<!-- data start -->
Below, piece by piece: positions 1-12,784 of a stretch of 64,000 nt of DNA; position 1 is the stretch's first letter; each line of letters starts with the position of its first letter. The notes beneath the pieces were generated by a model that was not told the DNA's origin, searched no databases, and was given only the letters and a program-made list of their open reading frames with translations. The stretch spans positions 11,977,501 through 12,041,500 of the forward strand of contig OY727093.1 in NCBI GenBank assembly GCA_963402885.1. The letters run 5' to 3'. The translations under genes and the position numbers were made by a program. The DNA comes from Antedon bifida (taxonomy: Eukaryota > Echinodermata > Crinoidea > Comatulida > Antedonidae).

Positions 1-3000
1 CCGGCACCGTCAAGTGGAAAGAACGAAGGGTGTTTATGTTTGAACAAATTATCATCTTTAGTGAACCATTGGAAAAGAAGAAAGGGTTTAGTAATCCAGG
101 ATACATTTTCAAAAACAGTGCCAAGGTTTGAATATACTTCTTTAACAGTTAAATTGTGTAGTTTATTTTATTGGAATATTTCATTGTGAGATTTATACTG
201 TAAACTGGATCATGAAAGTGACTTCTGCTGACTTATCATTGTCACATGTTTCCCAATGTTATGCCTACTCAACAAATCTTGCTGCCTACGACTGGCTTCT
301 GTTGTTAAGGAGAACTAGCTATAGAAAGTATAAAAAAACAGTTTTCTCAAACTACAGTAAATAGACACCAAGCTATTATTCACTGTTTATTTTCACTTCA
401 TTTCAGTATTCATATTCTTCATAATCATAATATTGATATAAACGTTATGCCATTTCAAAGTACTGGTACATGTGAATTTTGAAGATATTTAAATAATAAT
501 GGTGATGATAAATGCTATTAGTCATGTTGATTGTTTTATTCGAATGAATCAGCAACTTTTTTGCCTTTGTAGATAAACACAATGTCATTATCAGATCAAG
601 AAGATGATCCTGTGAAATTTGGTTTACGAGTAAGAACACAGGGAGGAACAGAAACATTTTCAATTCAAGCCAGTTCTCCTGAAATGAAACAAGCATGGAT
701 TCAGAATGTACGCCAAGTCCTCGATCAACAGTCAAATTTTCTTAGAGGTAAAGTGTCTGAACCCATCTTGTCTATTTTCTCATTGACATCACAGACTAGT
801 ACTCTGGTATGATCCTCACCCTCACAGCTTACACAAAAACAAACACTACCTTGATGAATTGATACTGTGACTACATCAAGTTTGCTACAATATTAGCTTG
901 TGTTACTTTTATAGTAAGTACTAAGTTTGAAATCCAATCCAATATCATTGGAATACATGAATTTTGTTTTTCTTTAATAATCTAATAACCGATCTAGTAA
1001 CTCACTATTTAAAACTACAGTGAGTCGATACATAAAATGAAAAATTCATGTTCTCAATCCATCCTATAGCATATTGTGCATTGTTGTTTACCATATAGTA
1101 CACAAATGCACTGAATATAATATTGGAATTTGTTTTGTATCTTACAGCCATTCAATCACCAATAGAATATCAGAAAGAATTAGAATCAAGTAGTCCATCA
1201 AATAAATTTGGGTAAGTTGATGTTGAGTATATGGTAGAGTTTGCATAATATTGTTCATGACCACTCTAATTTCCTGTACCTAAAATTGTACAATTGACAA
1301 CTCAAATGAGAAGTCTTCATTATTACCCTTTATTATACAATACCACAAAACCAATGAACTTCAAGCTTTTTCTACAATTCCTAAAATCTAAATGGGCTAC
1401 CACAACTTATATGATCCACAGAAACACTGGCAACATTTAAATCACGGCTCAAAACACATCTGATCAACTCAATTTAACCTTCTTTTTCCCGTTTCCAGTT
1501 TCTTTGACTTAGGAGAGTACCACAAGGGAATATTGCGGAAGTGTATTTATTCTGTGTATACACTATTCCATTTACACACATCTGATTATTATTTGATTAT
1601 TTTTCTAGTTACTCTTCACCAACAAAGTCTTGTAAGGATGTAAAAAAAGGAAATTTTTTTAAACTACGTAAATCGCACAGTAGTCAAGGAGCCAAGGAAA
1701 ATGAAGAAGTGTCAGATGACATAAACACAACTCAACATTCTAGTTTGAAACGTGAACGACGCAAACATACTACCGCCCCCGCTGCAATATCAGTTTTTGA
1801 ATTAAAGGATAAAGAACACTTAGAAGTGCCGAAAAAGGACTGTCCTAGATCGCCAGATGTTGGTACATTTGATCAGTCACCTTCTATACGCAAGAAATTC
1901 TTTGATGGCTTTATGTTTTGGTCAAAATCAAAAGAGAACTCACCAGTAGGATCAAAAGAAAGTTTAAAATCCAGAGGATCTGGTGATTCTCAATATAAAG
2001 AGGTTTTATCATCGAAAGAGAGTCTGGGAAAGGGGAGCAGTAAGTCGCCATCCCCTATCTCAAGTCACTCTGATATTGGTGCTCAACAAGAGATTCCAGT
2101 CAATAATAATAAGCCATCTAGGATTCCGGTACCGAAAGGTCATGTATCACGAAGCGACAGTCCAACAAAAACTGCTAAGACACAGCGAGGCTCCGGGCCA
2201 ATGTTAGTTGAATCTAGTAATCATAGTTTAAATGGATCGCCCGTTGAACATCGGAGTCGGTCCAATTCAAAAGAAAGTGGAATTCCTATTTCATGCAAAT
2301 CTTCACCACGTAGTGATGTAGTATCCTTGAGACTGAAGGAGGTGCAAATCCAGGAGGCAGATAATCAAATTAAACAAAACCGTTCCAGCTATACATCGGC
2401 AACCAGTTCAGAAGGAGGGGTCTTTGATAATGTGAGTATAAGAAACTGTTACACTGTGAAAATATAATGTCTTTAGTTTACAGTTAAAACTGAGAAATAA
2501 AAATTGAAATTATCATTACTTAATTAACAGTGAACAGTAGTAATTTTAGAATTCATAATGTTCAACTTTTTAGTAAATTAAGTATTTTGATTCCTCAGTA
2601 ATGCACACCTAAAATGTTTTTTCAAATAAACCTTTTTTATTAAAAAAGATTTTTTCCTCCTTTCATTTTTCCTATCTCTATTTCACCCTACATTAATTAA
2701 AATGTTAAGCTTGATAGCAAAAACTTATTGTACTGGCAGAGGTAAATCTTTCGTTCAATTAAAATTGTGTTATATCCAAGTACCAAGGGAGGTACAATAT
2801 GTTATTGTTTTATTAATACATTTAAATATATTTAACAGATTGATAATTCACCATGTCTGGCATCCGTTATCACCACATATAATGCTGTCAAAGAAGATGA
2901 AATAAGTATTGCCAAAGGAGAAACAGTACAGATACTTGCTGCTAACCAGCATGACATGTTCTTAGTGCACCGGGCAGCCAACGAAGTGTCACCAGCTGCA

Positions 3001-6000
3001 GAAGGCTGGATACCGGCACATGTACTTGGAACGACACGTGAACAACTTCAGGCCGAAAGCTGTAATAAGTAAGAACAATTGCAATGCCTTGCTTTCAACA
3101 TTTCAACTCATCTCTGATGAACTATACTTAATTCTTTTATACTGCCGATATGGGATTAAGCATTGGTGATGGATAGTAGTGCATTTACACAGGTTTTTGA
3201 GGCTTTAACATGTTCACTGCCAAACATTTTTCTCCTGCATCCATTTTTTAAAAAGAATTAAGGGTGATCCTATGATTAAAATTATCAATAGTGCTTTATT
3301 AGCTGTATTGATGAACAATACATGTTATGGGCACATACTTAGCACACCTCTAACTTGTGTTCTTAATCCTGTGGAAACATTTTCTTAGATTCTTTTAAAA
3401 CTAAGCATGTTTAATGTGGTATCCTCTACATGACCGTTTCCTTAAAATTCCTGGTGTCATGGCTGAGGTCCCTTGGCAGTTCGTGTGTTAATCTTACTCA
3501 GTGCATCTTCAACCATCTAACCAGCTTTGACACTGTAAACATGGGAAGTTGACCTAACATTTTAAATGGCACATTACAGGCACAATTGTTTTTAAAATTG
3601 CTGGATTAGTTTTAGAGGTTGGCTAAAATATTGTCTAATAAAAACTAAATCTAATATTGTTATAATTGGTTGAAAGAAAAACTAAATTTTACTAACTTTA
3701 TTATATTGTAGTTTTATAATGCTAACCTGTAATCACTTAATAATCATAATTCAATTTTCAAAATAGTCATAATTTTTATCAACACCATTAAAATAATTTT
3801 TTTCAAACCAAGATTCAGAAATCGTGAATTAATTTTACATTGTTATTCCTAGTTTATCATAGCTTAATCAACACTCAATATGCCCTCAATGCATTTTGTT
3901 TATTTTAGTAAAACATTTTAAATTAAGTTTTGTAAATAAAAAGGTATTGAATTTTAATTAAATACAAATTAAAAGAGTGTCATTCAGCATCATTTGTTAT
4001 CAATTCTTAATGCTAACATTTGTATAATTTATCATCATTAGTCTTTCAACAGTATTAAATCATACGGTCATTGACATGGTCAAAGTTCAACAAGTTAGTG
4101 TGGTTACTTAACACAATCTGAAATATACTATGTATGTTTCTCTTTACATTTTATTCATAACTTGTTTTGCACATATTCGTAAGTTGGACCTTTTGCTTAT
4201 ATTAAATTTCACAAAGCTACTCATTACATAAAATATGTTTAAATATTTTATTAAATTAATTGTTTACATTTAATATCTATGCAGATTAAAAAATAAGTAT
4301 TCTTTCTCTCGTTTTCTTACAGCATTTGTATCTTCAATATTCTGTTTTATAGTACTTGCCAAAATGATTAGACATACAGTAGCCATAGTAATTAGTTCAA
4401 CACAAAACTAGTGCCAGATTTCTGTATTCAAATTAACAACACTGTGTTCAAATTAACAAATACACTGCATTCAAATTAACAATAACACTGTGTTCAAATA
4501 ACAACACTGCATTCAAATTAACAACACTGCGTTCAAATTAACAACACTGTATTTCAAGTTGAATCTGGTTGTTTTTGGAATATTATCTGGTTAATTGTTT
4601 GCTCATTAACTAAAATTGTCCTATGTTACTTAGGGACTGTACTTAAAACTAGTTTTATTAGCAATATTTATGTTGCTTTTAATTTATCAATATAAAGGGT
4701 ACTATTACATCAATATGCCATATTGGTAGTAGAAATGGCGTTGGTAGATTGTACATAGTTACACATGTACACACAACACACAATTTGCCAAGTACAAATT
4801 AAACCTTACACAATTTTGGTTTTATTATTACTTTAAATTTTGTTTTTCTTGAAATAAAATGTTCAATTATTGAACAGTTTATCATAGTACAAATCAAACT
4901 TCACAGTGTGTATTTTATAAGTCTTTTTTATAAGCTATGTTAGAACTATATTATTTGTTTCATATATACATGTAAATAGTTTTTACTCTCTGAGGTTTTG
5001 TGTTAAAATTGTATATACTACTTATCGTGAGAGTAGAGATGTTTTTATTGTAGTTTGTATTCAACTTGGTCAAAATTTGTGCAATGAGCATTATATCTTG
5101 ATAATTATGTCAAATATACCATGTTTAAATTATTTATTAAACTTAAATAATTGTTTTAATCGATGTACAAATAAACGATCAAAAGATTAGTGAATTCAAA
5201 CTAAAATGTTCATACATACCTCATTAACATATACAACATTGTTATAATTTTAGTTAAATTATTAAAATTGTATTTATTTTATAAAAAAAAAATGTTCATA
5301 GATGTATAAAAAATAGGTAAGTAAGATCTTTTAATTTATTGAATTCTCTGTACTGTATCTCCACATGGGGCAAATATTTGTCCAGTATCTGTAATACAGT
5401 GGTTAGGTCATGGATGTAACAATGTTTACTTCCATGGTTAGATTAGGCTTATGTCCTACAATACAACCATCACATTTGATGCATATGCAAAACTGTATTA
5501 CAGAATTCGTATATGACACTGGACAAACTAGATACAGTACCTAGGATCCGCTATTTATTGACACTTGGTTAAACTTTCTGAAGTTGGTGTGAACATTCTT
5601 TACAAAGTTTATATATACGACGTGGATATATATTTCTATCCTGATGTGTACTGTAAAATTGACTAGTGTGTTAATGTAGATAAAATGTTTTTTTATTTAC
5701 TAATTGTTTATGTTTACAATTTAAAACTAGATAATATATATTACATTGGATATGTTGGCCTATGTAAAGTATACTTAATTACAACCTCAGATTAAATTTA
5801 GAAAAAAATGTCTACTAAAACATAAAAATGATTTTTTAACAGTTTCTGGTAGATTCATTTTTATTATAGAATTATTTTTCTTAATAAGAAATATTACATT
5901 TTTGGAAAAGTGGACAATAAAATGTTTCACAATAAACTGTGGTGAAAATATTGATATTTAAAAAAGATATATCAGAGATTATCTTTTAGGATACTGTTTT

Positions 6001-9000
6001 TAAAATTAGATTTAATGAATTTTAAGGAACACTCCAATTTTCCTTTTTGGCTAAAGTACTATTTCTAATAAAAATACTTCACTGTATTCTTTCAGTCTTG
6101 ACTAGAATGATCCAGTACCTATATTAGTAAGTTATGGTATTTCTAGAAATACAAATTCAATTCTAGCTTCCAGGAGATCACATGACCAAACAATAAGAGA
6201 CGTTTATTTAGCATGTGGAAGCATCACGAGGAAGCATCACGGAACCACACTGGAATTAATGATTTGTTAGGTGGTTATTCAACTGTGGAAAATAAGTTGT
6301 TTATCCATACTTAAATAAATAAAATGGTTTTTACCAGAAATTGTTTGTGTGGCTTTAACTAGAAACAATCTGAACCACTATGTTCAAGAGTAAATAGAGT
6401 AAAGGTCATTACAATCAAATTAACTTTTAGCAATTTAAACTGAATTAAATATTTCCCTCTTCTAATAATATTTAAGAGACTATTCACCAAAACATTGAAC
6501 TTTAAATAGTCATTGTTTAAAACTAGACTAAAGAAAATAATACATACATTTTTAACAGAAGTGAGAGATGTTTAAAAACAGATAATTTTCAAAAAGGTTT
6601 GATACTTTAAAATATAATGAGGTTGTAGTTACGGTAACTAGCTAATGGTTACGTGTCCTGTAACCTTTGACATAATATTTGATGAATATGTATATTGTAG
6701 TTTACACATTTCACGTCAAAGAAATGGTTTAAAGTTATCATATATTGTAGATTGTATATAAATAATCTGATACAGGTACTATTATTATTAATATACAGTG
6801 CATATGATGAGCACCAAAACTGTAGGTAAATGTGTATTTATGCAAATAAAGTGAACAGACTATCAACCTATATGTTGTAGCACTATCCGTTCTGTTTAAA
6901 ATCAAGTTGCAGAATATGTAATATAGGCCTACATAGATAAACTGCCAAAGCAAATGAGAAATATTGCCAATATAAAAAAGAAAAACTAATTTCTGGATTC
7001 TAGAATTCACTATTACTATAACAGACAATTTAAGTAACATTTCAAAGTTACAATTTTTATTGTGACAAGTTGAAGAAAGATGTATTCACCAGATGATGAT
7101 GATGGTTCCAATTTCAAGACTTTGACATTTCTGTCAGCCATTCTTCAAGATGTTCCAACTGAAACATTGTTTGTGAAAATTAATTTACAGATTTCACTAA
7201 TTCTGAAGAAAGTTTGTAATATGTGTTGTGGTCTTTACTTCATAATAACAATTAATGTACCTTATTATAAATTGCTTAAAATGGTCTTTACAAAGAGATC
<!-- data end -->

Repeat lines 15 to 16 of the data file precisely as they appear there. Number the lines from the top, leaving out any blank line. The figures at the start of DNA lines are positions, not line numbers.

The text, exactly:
1201 AATAAATTTGGGTAAGTTGATGTTGAGTATATGGTAGAGTTTGCATAATATTGTTCATGACCACTCTAATTTCCTGTACCTAAAATTGTACAATTGACAA
1301 CTCAAATGAGAAGTCTTCATTATTACCCTTTATTATACAATACCACAAAACCAATGAACTTCAAGCTTTTTCTACAATTCCTAAAATCTAAATGGGCTAC